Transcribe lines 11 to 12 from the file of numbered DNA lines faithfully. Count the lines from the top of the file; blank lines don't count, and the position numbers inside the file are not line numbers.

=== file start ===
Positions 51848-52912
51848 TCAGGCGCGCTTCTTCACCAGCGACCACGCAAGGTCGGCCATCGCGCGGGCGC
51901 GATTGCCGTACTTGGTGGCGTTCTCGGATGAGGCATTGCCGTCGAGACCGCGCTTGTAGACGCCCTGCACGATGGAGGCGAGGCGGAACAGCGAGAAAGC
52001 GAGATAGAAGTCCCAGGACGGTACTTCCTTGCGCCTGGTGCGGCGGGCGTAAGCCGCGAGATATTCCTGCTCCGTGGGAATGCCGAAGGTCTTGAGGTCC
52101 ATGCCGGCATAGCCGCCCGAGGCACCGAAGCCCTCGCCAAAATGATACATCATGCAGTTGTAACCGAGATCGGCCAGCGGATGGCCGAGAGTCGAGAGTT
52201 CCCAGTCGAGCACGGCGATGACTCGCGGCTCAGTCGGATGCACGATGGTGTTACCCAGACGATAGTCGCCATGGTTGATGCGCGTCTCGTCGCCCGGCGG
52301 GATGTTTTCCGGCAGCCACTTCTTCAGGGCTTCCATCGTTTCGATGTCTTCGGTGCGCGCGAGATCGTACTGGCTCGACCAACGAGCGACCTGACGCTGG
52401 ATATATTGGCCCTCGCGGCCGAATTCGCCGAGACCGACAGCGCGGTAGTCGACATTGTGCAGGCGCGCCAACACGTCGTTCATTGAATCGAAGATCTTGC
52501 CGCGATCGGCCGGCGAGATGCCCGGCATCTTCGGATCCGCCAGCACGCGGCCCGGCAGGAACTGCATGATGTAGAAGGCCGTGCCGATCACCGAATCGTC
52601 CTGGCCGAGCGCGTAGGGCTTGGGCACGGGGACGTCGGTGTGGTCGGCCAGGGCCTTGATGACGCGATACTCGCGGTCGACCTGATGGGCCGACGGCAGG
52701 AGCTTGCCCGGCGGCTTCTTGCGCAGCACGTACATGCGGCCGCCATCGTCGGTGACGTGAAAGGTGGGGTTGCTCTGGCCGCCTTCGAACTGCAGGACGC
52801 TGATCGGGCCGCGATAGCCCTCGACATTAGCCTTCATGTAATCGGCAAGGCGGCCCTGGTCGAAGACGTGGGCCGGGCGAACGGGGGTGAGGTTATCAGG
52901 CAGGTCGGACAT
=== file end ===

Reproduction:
52701 AGCTTGCCCGGCGGCTTCTTGCGCAGCACGTACATGCGGCCGCCATCGTCGGTGACGTGAAAGGTGGGGTTGCTCTGGCCGCCTTCGAACTGCAGGACGC
52801 TGATCGGGCCGCGATAGCCCTCGACATTAGCCTTCATGTAATCGGCAAGGCGGCCCTGGTCGAAGACGTGGGCCGGGCGAACGGGGGTGAGGTTATCAGG